DescriptionThe driving force for the memorial was Wolverley Attwood Fordham, one of the directors of the local Fordham Brewery. A group of villagers met at his house towards the end of 1919 and formed a War Memorial Committee with Wolverley as its chairman and his wife, Phyllis as secretary. They wished to have a high quality memorial and sought designs from Lutyens, Sir Reginald Blomfield (designer of the Cross of Sacrifice that appears in the cemeteries of the Commonwealth War Graves Commission) and Tappers, a local building firm. Lutyens submitted three proposals – a cross, an obelisk and a Stone of Remembrance and, after a vote of the committee, his cross was chosen. The design was exhibited in the window of one of the village shops and endorsed at a public meeting on 13 January 1920.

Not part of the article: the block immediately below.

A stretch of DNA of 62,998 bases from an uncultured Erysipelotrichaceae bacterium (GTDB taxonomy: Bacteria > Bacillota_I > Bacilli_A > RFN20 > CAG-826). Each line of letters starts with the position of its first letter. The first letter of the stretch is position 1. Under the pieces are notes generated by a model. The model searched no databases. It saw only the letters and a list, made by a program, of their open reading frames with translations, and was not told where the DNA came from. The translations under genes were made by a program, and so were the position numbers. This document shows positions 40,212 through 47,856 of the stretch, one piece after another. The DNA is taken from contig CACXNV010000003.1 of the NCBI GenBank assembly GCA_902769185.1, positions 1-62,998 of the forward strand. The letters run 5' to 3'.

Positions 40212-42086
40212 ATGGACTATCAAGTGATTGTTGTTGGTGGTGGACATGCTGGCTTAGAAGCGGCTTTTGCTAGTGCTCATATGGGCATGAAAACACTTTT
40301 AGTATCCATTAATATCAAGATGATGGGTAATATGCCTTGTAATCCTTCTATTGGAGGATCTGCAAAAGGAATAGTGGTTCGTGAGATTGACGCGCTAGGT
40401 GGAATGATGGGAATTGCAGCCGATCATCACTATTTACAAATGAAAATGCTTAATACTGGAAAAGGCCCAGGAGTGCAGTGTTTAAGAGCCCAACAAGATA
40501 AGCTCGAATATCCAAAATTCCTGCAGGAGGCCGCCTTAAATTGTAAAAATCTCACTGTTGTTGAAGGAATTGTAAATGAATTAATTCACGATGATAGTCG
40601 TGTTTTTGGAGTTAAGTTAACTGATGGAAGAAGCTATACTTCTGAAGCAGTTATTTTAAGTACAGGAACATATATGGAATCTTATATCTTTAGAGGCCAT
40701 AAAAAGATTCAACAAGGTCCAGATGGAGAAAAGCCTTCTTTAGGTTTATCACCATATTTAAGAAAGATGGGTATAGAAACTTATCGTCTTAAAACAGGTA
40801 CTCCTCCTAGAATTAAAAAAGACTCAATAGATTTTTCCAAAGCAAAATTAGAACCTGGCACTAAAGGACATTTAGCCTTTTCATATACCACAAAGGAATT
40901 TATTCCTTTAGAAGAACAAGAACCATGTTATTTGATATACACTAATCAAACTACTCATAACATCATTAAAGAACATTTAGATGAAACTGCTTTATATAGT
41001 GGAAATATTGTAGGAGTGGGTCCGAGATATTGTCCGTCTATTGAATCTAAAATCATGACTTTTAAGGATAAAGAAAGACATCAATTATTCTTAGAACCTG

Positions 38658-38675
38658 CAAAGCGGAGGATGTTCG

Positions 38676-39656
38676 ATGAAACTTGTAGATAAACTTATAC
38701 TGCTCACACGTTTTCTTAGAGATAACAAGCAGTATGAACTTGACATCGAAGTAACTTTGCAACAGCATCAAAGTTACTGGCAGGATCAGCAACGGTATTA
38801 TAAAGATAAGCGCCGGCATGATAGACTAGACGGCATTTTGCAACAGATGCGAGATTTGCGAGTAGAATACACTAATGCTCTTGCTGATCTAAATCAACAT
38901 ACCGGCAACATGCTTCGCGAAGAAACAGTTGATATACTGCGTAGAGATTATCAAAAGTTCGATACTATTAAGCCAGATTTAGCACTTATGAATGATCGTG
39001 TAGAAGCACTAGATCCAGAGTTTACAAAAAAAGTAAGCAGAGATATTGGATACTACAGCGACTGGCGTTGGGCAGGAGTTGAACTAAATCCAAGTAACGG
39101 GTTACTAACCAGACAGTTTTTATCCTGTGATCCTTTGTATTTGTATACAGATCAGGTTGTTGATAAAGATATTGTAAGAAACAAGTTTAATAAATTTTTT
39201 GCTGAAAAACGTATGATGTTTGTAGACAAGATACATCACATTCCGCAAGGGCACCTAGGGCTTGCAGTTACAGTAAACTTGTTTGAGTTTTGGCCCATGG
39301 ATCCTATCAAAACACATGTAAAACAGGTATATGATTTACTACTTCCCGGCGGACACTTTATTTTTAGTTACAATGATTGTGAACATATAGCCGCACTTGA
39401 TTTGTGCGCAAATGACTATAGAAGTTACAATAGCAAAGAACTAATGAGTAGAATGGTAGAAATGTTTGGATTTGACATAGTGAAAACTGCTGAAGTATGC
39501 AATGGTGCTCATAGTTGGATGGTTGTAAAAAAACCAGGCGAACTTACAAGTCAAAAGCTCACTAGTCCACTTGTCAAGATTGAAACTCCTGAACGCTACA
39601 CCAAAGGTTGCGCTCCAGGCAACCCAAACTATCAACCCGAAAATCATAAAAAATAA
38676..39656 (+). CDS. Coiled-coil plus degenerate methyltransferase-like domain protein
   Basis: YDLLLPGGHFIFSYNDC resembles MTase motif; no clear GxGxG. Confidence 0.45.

Despite the quick selection process it was not until 4 December 1921 that the memorial (which had been built by Messrs Holland, Hannen and Cubitt Ltd, who built the Cenotaph in Whitehall) was unveiled with Lord Hampden, the Lord Lieutenant of Hertfordshire performing the honours. The total cost was £655/16/10 with Lutyens’s fee being £42/19/10.
Sadly Wolverley Fordham died before completion in February 1921 and he lies under a Lutyens headstone in the local cemetery. Phyllis also commissioned Lutyens to design alterations to her nearby house, Ashwell Bury. (Contributor: Tim Skelton)
War Cross on square base on two circular steps – an unusual arrangement requested by the village’s War Memorial Committee. Stands above the road and is reached by flight of six steps. Built by Holland, Hannen and Cubitt, the builders of the Cenotaph. approx.imate cost £650. Unveiled on 4 December 1921 by Lord Hampden, the Lord Lieutenant of Hertfordshire. (Skelton, 2008, Appendix 1)
BibliographyGliddon, G. and Skelton, T.J. (2008) Lutyens and the Great War. London: Frances Lincoln
Also Cited In